Circumstance doesn’t matter when it comes to the campus food bank which has been coordinated by the campus ministry since the 1990s. It is available to all students who need a little extra help. However, many students don’t know it exists.
“There’s always work to be done in terms of making [the food bank] more prominent, but it is right there, and people don’t have to feel like they have to go to a community kitchen,” said Michael Pallotto, a student assistant to the campus minister Vivien Zelazny, who manages the food bank.
“It’s a service that’s provided [by the school], it’s respectable and it’s right there on campus. No one should be required to go out of their way to get food and we make sure that that is the case.”
According to a 2015 study by the Canadian University Survey Consortium, the average amount of student debt was $26,819, not including students who don’t have any debt at all.
“All the stereotypes of students are that we’re super poor,” said Ethan Merrifield, a volunteer at the food bank.
“[The food bank is] nice because it gives people options. They don’t have to eat a terrible diet just because they can’t afford to go to the grocery store because rent was too much.”
To make sure students always have something to eat, the campus ministry collects community-donated non-perishable food items from baskets that are scattered throughout campus. Staff and faculty may donate through payroll deduction and donations are collected from campus-organized food drives like Trick-or-Eat.
According to Zelazny, the food bank is always looking for donations of canned proteins, along with cereal, pasta and snacks like granola bars and fruit cups. The food collected is available to all students who need a little extra help when money is tight.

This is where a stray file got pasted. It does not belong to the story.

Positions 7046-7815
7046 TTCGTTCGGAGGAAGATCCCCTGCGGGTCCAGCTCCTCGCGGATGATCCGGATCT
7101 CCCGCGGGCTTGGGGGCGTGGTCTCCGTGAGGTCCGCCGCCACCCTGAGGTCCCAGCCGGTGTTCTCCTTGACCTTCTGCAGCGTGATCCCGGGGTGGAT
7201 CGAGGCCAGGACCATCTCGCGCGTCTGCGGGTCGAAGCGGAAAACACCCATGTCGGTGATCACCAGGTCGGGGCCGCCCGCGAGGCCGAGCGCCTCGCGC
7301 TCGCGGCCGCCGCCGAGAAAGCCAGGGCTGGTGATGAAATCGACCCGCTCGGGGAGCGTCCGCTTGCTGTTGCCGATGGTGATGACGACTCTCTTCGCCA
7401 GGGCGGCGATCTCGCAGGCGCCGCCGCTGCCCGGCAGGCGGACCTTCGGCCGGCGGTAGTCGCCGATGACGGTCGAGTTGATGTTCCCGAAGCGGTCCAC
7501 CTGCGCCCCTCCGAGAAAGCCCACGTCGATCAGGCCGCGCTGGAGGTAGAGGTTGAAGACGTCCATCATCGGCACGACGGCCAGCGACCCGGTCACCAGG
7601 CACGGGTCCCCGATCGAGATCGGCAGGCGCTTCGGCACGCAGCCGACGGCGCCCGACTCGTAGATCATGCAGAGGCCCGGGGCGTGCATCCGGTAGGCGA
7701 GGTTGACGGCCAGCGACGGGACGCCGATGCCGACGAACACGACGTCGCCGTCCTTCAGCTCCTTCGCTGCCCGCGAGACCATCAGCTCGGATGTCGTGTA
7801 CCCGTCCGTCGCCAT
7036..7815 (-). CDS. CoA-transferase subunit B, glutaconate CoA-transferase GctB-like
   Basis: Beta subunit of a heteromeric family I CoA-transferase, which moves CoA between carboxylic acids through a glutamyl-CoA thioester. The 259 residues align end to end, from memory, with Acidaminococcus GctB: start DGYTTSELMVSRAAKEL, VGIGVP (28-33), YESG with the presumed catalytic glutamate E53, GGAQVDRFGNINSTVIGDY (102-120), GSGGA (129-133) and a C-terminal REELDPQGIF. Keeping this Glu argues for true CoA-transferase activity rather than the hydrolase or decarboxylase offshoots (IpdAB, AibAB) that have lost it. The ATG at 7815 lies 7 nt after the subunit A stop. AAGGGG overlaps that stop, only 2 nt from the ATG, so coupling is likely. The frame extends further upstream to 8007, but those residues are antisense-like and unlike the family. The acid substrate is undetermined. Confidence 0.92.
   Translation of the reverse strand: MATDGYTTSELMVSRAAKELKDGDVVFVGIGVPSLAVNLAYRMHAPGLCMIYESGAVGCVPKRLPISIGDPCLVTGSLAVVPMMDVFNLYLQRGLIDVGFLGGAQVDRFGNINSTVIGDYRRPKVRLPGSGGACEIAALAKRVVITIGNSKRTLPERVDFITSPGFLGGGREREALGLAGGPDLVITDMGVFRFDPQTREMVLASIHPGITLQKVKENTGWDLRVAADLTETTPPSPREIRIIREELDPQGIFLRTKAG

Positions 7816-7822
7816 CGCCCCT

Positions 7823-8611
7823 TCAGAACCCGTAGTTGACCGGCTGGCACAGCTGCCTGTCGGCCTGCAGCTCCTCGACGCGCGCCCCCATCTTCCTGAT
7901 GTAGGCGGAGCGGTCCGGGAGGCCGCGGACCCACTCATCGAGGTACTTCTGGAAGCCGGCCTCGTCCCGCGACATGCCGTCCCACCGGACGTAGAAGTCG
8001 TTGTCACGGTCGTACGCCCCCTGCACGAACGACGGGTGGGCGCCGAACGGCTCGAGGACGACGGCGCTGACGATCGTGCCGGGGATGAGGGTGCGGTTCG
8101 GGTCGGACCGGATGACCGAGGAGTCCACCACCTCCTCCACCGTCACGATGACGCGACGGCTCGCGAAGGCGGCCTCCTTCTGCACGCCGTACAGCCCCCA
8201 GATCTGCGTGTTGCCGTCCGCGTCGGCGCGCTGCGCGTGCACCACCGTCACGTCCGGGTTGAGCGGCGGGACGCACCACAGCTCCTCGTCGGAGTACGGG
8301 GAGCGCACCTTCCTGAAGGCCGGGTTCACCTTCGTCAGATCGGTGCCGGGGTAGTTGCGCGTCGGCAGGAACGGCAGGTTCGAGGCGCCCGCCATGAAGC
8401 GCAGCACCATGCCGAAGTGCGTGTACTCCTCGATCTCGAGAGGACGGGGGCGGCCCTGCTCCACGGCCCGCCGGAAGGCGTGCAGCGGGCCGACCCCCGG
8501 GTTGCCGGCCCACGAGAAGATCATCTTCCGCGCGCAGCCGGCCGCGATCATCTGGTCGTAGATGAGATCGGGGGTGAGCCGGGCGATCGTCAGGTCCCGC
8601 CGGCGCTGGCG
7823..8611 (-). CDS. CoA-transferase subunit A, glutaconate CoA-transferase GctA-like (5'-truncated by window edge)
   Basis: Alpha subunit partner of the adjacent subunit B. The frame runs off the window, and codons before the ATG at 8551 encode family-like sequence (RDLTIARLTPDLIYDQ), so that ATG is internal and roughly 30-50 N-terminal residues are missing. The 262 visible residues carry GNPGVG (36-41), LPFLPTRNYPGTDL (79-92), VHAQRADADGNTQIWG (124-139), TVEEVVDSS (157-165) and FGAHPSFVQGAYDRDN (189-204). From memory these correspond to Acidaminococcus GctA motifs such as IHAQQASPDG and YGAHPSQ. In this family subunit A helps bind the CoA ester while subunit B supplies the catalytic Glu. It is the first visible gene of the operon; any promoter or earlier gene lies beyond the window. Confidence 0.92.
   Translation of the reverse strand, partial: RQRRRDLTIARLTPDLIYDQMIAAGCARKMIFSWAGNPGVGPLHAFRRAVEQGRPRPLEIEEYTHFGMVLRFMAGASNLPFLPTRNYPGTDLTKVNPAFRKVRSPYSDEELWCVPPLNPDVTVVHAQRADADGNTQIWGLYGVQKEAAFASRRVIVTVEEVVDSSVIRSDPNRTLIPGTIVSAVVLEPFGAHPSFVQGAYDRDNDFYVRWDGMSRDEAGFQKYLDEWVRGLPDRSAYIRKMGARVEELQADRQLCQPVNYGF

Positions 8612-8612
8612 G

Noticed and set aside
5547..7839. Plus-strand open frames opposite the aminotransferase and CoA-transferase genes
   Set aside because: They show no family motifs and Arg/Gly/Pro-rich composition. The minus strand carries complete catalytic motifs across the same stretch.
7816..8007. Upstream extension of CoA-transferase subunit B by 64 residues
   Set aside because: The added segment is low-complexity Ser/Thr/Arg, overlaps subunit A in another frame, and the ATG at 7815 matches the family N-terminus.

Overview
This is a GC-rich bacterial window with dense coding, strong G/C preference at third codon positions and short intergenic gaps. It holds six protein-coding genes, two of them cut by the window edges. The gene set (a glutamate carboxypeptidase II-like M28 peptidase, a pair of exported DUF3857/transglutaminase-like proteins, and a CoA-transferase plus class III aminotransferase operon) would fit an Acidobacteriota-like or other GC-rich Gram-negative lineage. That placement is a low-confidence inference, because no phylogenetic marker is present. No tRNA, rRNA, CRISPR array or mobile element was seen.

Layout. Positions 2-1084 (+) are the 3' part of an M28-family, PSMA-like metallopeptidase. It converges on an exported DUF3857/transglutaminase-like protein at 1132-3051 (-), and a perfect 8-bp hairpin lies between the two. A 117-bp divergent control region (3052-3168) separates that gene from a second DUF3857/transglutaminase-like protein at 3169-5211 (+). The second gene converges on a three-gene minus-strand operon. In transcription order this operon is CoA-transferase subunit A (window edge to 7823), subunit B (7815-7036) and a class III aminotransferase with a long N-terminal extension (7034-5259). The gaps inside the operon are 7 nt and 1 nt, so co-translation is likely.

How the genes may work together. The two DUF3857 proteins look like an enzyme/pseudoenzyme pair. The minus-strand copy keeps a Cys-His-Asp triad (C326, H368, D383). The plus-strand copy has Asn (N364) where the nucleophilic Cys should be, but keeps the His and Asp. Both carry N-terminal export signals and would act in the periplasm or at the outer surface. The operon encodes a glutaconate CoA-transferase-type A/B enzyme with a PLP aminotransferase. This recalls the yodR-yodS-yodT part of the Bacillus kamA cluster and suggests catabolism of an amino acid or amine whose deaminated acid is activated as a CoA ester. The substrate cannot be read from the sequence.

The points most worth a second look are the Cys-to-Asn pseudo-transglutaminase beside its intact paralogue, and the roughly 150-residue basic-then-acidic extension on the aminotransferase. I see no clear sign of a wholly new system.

“We all know that university is expensive, and a lot of students have trouble making ends meet. In some cases, people are just learning how to budget, how to be on their own and in other cases they’re dealing with debt and some are single parents,” Zelazny said.
“There are all kinds of reasons people find themselves short on food and we know that happens, and we don’t think that it’s their fault and we just want to help out.”
The food bank is located in the back of George Martin Hall, but you must access it through the outside entrance on the balcony. This is to maintain a sense of privacy, as a stigma can accompany the need to use the food bank.
“[The food bank’s] use is completely anonymous. I think that’s really important in the small community. We don’t want people to feel ashamed,” Zelazny said.
The food bank is meant to be used by students, so the food donated doesn’t go to waste.
“We hope that people understand and feel respected that there’s no intention to get rid of the anonymity and there’s no stigma in needing to grab food,” said Merrifield.
Zelazny and her student volunteers are currently working on “sprucing up the food bank” to include more visible donation boxes, better communication with students by starting a newsletter and making the food bank more known on campus.
However, just because the food bank isn’t well known doesn’t mean people aren’t using it.
“It’s weird because the food bank is so anonymous, that I don’t necessarily know who I am helping and that’s really not my objective,” said Pallotto, who explained that the shelves are always in need of restocking within a few weeks.
“[My objective] is to know that it’s being used and that it’s taking care of people in some regard.”
Zelazny agreed, adding the food bank exists to support people who need it.
“We want people to know that we’re there for them and that virtually everybody in our society is going to go through some time in their life when they’re finding it hard to make ends meet.”